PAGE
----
Americans utterly lost

Search for self and corporate conspiracies

By William Wetherall

Marc Olden, Oni, 1987
Richard Wiley, Soldiers in Hiding, 1986

A version of this article appeared in
The Japan Times, 26 March 1988, page 16

These two novels have everything and nothing in common.

Both are impossible to put down: Richard Wiley's Soldiers in Hiding because its story of a Japanese-American Japanese (a Japanese citizen who was formerly an American citizen of Japanese ancestry) is so sensitive, thought-provoking, full of understatement and irony; Marc Olden's Oni because, like his other potboilers with Japanese themes (Giri, Dai-Sho, Gaijin), its story -- of a powerful Japanese woman who is bent on keeping her hold on the biggest corporate empire in the world at any cost -- is so vulgar and violent, unredeemingly paranoid, and outrageously entertaining.

Fiction is supposed to be real only in the reader's mind, and only while the reader is actually reading and believing the story. The well-told story merely induces a "willing suspension of disbelief" that lasts until the "fictional dream" is interrupted by an intrusive word, sentence or thought, an abrupt ending, or a ringing telephone.

Novelists, though, try to enlighten as much as entertain. They set their untrue story on the most realistic stage possible. Similarities between the story and the real world are rarely if ever coincidental. Even when the story is nominally imaginary, its social and cultural details can harmonize so closely with the reader's preconceptions of (and preoccupations with) the real world, that the reader takes the setting (if not the story itself) as true.

1986 Grove/Atlantic hardcover
1987 Signet paperback
1987 Picador paperback

In search of self

Richard Wiley
Soldiers in Hiding
New York: Grove/Atlantic, 1986
199 pages, hardcover
London: Chatto & Windus, 1986 199 pages, hardcover
New York: Signet, 1987
237 pages, paperback
London: Picador (Pan Books), 1987
199 pages, paperback

Stereotype baiting is not such a problem in Soldiers in Hiding. Wiley's narrator, Teddy Maki, is a reasonably credible composite of the real Nisei (native-born Americans whose parents were Japanese immigrants) who were forced to enlist in the Japanese Army because they were in Japan when their ancestorland bombed their homeland.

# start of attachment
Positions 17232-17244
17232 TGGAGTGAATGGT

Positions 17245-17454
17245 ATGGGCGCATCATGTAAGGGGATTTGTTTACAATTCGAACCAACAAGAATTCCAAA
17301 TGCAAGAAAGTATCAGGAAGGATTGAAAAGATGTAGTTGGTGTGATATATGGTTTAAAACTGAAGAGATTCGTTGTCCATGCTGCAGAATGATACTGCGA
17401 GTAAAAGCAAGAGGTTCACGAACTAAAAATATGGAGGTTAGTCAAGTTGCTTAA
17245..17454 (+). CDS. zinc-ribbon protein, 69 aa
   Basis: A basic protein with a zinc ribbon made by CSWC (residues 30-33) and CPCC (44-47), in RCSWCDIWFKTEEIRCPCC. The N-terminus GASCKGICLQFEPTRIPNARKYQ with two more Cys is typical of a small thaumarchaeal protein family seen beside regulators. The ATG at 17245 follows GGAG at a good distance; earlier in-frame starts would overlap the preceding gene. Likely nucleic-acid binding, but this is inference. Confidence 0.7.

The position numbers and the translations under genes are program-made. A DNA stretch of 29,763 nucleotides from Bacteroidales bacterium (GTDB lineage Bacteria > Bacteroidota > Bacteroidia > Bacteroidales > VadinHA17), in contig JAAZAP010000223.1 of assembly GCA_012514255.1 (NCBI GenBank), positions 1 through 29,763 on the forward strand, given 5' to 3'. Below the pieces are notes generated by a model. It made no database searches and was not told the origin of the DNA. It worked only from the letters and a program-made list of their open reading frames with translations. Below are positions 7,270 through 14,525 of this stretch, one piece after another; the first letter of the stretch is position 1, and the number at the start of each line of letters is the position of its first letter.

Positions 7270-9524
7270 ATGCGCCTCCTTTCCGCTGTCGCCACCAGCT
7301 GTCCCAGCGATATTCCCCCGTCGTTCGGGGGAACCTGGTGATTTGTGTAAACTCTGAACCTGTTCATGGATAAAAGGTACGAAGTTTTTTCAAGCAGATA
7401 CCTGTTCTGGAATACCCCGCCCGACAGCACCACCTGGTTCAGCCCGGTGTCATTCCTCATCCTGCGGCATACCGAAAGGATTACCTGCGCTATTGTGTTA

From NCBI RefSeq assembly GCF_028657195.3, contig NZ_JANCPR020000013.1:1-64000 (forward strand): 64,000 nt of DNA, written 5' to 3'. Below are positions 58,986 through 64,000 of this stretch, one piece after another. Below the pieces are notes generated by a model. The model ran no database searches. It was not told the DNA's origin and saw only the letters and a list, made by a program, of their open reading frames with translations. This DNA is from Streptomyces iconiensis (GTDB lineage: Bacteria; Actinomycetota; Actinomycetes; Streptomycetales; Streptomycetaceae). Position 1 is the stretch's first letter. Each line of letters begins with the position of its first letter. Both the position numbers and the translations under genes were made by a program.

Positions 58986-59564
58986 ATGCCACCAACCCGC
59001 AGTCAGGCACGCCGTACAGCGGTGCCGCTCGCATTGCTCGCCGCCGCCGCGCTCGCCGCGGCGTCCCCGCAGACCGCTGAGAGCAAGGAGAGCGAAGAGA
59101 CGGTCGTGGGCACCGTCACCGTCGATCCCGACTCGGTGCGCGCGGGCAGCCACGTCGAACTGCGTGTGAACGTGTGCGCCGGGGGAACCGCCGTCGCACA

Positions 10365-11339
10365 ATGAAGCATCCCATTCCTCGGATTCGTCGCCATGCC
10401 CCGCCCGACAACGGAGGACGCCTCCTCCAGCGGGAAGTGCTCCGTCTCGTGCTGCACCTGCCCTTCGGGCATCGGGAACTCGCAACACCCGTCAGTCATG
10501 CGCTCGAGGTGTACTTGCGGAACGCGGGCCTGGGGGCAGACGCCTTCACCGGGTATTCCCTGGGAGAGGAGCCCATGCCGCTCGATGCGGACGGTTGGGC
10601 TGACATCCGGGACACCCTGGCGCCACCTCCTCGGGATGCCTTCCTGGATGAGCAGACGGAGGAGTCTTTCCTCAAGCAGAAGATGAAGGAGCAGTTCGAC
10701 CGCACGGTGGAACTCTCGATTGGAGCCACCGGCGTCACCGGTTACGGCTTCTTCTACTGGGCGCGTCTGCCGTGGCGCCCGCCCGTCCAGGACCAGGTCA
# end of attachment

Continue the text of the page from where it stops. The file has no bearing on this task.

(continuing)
Maki and his best friend, Jimmy Yamamoto grew up together in Los Angeles and became musicians. They have an opportunity to work in Tokyo through an agent called Ike, who encourages Jimmy to court his sister Kazuko. Jimmy and Kazuko marry, but war comes, and the three men are sent to the Philippines in the same unit.

Only Teddy comes back alive. He believes that Ike was killed on a jungle patrol which he alone survived. He witnesses his commanding officer shoot Jimmy when he refuses to execute an American POW who he has been caught giving candy to and speaking English with. Teddy, also suspected of being sympathetic, executes the POW and saves himself.

Teddy, when discharged, marries Jimmy's pregnant widow. They lose their home in an air raid and greet the occupation in a refugee camp. Teddy fails to regain his American citizenship but becomes a popular entertainer. Ike turns up decades later with a Filipino wife and two kids, a straggler who stayed and went native.

The narrative begins with Teddy sending some American tourists on a wild goose chase away from Tokyo Tower. "All I wanted was the simple pleasure of knowing that I had wronged slightly, now, some of those who had wronged me in the past," he muses. He doubts the efficacy of his revengeful behavior when later he runs into the same tourists and learns that they not only found a golden egg in Ueno Zoo at the end of the chase, but blame themselves for bumbling his instructions.

In the closing scene, Teddy offers to help a "foreign-looking man" who seems to be a tourist. "From his accent I can tell that he is American. From his story that he is utterly lost."